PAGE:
Sunday, 16 August 2015

Summer reading

A week in Spain has given me a chance to catch up on my reading especially the pre-pub books that I have on my e-reader from Netgalley. The only problem being that most have now been published! Apologies for this but work and home life have got in the way of my reading. As things appear to be settling down on those fronts now (wait for A levels now over - and one child off to uni, just the wait for GCSEs now) I have an opportunity to catch up on my reviews.

Royal Wedding by Meg Cabot

The latest addition to the Princess Diaries  series and Mia is now a fully fledged adult balancing work commitments, royal duties, boyfriend, stalker and friend issues. Her father appears to be having a mid-life crisis, her mother is coming to terms with bereavement and a family secret is about to be unearthed - how is a princess supposed to cope? Coupled with this there is a wedding to plan.
The book races along and there is not much chance to develop some of the plot lines or characters. I was expecting more humour and the stalker plotline was never really developed properly or explained in my view.
 This book is apparently aimed at the readers who grew up reading Princess Diaries and I wouldn't recommend it to younger readers (11 or younger) as there are plenty of references to sex in the story. I think the readers who grew up on these books would want a book with more depth and development of plot and character.

The Truth According to Us by Annie Barrows

I was really excited to get this as The Guernsey Literary & Potato Peel Society which the author co-wrote is one of my favourite books.
Set in 1930s America, Layla Beck arrives in a sleepy Virginia town to write a history of the town for its 150 anniversary. Layla has been cut-off by her wealthy family due to her refusal to marry the 'right sort of man' picked out by her family. Arriving penniless she is taken in by the Romeyn family a once noted family in the town. As Layla begins her investigation in the history of the town secrets start to become unearthed and many in the town would prefer to remain hidden.

Willa the 12 year daughter is drawn to Layla and the stories she unearths, but her childlike view of her family puts everything she holds dear at risk, The story is very much about a child starting to realise that the world is far more complicated  than you first realise. Growing up means recognising that those you love are not always as perfect as you think. The Romeyn family in all their southern eccentricity are a great comic element in the story but there is a tragic side to them as well.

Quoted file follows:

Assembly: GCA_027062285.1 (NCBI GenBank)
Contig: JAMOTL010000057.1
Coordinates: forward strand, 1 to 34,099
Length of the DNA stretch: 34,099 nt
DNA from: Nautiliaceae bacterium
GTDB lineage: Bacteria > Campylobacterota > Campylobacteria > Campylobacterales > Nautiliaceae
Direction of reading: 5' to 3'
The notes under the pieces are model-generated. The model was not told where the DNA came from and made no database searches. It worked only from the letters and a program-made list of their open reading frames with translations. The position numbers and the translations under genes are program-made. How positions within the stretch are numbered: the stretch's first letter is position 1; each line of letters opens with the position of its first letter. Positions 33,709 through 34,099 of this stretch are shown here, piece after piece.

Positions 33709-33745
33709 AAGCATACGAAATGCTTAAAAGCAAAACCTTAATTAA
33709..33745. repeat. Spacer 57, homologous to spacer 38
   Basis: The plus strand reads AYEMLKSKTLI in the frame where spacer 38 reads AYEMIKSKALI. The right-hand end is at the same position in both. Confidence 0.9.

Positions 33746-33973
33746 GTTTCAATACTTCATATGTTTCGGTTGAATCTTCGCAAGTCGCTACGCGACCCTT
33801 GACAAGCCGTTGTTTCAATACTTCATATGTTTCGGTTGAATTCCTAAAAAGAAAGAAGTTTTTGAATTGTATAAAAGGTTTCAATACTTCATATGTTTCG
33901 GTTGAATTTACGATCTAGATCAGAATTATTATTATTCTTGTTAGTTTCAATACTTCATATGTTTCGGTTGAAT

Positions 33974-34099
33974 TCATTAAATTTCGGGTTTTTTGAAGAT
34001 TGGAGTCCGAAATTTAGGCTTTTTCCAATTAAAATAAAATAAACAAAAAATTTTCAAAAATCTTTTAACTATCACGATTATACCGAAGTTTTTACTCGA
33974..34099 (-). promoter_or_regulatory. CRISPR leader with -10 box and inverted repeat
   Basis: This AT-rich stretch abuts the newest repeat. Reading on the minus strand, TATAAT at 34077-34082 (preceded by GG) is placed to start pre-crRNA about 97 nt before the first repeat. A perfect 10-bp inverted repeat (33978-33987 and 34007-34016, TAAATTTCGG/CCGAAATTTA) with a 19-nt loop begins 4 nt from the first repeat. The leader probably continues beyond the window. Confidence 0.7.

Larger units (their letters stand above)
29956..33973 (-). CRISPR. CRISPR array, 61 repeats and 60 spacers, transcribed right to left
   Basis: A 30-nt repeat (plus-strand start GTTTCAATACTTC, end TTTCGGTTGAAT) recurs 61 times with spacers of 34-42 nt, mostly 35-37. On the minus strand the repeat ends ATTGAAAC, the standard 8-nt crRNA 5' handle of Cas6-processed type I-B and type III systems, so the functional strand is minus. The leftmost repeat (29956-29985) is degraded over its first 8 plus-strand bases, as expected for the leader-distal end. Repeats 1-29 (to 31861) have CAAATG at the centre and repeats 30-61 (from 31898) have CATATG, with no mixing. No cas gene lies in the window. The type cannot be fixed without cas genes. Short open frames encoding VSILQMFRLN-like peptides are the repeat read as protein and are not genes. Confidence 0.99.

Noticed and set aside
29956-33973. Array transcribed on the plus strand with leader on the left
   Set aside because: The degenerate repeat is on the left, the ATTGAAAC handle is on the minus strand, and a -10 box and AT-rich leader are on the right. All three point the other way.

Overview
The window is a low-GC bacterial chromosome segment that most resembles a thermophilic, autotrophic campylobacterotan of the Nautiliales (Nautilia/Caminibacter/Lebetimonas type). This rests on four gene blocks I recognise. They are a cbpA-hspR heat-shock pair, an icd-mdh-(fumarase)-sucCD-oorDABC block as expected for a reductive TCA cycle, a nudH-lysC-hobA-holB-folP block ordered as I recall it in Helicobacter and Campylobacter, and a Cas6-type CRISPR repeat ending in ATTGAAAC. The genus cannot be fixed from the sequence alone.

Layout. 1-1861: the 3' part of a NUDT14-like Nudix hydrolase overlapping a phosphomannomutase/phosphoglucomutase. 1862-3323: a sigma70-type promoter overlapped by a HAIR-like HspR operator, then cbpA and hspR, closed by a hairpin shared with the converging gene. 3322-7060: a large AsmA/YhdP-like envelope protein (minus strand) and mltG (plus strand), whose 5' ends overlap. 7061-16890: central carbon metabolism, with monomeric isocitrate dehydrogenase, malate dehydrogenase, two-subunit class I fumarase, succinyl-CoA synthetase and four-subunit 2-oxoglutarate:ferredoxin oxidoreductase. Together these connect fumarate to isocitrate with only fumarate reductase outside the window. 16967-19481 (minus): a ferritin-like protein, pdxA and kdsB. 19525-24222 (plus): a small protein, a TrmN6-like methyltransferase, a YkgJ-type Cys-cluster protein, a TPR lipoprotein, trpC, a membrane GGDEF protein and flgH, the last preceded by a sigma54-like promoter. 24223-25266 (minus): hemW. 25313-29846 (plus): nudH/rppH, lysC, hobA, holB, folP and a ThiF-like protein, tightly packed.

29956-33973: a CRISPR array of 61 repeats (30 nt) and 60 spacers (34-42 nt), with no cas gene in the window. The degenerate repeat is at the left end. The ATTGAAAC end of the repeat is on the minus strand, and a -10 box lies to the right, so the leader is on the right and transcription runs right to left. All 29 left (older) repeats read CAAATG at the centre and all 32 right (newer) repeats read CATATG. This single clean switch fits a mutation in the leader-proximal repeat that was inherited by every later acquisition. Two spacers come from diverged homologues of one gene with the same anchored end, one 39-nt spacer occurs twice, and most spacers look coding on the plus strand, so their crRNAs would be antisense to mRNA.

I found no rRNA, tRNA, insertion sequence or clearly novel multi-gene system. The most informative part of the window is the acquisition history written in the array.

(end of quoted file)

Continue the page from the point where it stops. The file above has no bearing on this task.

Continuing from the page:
I enjoyed this book but I have to admit I think The Guernsey Literary & Potato Peel Society is better


The Readers of Broken Wheel Recommend by Katarina Bivald

 As a Librarian how could I not be drawn to a book about the power of books and reading?
 I enjoyed this book about Sara arriving in Iowa from Sweden to visit her penfriend on the day of her funeral. The small town almost as broken as it's name take pity on her and takes her in whilst she works out what to do next. The next involves opening a bookshop and so the transformation of the town and its residents begins.

I know it sounds stereotypical and it is - small town characters that have appeared in other books, I can definitely see the influence of Fannie Flagg in this book but it is an enjoyable read. You may have to suspend belief at times but the author's love of books and reading comes across in this story.

It is true finding the right book for the right person at the right time can change a life, it is hard to believe that that is true but I've seen it myself. The right book at the right time can turn a non-reader into a reader or help someone through a difficult time .

This is a summer read that you never know may change your life!

Monday, 3 August 2015

Netgalley challenge

Going to try the Netgalley challenge so hoping this is going to post correctly! As a librarian I recommend books to users. My friends ask me to recommend titles all the time.